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The Sapa Inca (Hispanicized spelling) or Sapa Inka (Quechua for "the only Inca"), also known as Apu ("divinity"), Inka Qhapaq ("mighty Inca"), or simply Sapa ("the only one"), was the ruler of the Kingdom of Cusco and, later, the Emperor of the Inca Empire (Tawantinsuyu) and the Neo-Inca State. While the origins of the position are mythical and tied to the legendary foundation of the city of Cusco, historically it seems to have come into being around 1100. The position was hereditary, with son succeeding father. The emperor was viewed as a god. The principal wife of the Inca was known as the Coya.
There were two known dynasties, led by the Hurin and Hanan moieties respectively. The latter was in power at the time of Spanish conquest. The last effective Sapa Inca of Inca Empire was Atahualpa, who was executed by Francisco Pizarro and his conquistadors in 1533, but several successors later claimed the title.
Pre-Conquest Sapa Incas
Little is known of the rulers of the first dynasty of Sapa Incas. Evidently, they were affiliated with the Hurin moiety and their rule did not extend beyond the Kingdom of Cusco. Their origins are tied to the mythical establishment of Cusco and are shrouded in later foundation myth. The dynasty was supposedly founded by Manco Cápac, considered the son of the sun god Inti.
c. 1200 CE – c. 1230
|Considered the son of
the sun god Inti
c. 1230 – c. 1260
|son of Manco Cápac||c. 1260|
c. 1260 – c. 1290
|son of Sinchi Roca||c. 1290|
c. 1290 – c. 1320
|son of Lloque Yupanqui||c. 1320|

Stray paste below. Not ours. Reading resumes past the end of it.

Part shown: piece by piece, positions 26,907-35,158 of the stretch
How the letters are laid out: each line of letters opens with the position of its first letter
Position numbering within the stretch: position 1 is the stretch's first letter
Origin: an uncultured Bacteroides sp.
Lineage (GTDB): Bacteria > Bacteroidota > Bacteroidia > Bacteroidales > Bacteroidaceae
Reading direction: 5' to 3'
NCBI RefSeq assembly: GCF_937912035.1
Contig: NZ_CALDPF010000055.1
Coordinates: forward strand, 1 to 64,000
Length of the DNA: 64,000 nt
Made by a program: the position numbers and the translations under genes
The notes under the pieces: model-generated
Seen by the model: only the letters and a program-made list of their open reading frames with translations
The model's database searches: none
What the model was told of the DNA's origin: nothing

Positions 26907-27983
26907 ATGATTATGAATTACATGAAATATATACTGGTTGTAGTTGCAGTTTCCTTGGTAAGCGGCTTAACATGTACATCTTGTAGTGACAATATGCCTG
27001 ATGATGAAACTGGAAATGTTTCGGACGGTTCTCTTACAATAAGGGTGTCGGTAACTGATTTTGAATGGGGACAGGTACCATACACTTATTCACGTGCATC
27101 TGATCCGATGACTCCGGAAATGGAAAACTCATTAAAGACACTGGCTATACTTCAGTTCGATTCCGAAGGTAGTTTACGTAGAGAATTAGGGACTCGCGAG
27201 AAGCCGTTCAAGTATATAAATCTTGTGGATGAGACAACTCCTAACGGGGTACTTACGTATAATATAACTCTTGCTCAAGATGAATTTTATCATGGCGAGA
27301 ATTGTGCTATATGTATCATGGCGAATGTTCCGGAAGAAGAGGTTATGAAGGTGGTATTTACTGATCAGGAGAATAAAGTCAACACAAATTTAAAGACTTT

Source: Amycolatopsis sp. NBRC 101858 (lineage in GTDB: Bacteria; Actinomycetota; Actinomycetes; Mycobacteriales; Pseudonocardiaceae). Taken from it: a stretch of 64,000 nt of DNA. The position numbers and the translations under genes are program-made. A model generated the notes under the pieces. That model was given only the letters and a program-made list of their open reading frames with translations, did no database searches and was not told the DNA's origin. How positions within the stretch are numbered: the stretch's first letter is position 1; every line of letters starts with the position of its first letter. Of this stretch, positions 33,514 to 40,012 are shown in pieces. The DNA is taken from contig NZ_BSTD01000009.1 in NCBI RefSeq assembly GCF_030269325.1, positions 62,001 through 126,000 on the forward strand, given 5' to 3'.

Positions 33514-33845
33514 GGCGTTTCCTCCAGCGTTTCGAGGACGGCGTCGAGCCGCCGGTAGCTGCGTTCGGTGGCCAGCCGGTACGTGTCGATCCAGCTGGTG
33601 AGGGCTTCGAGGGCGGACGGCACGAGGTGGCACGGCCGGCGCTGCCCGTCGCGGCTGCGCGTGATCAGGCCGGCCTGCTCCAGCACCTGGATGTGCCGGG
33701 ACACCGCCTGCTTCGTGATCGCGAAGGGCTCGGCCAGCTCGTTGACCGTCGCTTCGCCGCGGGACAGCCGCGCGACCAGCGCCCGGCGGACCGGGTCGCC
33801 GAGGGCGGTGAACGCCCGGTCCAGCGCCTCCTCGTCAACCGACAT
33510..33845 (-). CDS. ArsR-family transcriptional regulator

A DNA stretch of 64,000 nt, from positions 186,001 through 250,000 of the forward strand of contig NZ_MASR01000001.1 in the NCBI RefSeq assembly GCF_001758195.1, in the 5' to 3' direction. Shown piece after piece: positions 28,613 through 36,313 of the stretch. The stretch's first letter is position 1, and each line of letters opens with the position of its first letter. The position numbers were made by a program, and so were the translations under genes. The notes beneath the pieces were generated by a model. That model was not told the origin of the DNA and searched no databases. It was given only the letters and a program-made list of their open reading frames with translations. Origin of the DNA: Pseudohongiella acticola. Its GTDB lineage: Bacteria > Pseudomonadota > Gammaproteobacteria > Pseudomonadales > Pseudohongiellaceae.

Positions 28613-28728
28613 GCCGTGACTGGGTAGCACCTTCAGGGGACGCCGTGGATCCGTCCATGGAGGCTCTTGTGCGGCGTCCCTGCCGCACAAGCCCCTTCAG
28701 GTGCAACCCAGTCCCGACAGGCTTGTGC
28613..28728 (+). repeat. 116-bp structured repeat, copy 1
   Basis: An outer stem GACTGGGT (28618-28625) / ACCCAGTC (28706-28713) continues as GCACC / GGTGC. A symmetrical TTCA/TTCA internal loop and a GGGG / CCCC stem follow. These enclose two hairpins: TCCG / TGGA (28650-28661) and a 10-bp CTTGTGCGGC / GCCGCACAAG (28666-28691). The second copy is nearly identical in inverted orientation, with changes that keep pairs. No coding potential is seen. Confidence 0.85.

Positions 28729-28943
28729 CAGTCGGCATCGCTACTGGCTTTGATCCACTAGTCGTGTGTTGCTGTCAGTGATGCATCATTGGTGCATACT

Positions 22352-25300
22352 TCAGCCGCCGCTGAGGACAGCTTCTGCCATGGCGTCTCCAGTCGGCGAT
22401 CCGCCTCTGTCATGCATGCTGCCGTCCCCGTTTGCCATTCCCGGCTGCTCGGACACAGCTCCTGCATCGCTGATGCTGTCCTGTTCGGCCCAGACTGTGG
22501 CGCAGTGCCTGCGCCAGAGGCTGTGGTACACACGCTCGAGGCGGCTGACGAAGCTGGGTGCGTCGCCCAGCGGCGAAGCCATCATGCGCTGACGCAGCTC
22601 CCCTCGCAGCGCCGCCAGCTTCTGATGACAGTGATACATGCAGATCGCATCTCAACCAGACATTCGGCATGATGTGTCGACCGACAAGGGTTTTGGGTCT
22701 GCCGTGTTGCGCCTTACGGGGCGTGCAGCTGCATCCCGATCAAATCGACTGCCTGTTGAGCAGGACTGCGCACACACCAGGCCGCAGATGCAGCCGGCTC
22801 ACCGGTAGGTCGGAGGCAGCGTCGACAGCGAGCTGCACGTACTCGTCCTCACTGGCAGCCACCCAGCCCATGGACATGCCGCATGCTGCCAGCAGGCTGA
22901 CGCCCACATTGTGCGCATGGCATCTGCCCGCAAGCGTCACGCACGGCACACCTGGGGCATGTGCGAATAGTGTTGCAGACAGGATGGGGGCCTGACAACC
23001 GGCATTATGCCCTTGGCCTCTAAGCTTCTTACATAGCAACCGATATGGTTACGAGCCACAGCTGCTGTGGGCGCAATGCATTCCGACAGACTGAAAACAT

c. 1320 – c. 1350
|son of Mayta Cápac||c. 1350|
As a rough guide to the later reputation of the early Sapa Incas, in later years capac meant warlord and sinchi meant leader.
The second dynasty was affiliated with the Hanan moiety and was founded under Inca Roca, the son of the last Hurin Sapa Inca, Cápac Yupanqui. After Cápac Yupanqui's death, another of his sons, Inca Roca's half-brother Quispe Yupanqui, was intended to succeed him. However, the Hanan revolted and installed Inca Roca instead.
c. 1350 – c. 1380
|son of Cápac Yupanqui||c. 1380|
c. 1380 – c. 1410
|son of Inca Roca||c. 1410|
|son of Yáhuar Huácac||1438|
|son of Viracocha||1471|
|Túpac Inca Yupanqui
|son of Pachacuti||1493|
|son of Túpac Inca Yupanqui||1527|
|son of Huayna Capac||1533
Killed by Atahualpa
|son of Huayna Capac||26 July 1533
Killed by the Spaniards
Ninan Cuyochi, who was Inca for only a few days in 1527, is sometimes left off the list of Sapa Incas because news of his death from smallpox arrived in Cusco very shortly after he was declared Sapa Inca. He had been with Huayna Cápac when he died. The death of Ninan, the presumed heir, led to the Inca Civil War between Huáscar and Atahualpa, a weakness that the Spanish exploited when they conquered the Inca Empire.
Post-Conquest Sapa Incas
|son of Huayna Capac||1533||Installed by Francisco Pizarro.|
|Manco Inca Yupanqui
|son of Huayna Capac||1544||Installed by Francisco Pizarro. Led a revolt against the Spaniards in 1536; after his defeat, established the Neo-Inca State in Vilcabamba.|
|son of Huayna Capac||1549||Installed by the Spaniards after Manco Inca rebelled; ruled in Cuzco.|
|son of Manco Inca Yupanqui||1560||Ruled in Vilcabamba.|
|son of Manco Inca Yupanqui||1571||Ruled in Vilcabamba.|
|son of Manco Inca Yupanqui||24 September 1572
Killed by the Spaniards
|Ruled in Vilcabamba. The last Sapa Inca.|
In popular culture
- Pachacutec, a resurrected Sapa Inca king who is over 500 years old, plays a major role in James Rollins' novel Excavation.
|Wikimedia Commons has media related to Inca emperors.|
- Wilfred Byford-Jones, Four Faces of Peru, Roy Publishers, 1967, p. 17; p. 50.
- Pedro Sarmiento de Gamboa; Gabriel de Oviedo (1907). History of the Incas. Hakluyt Society. p. 72.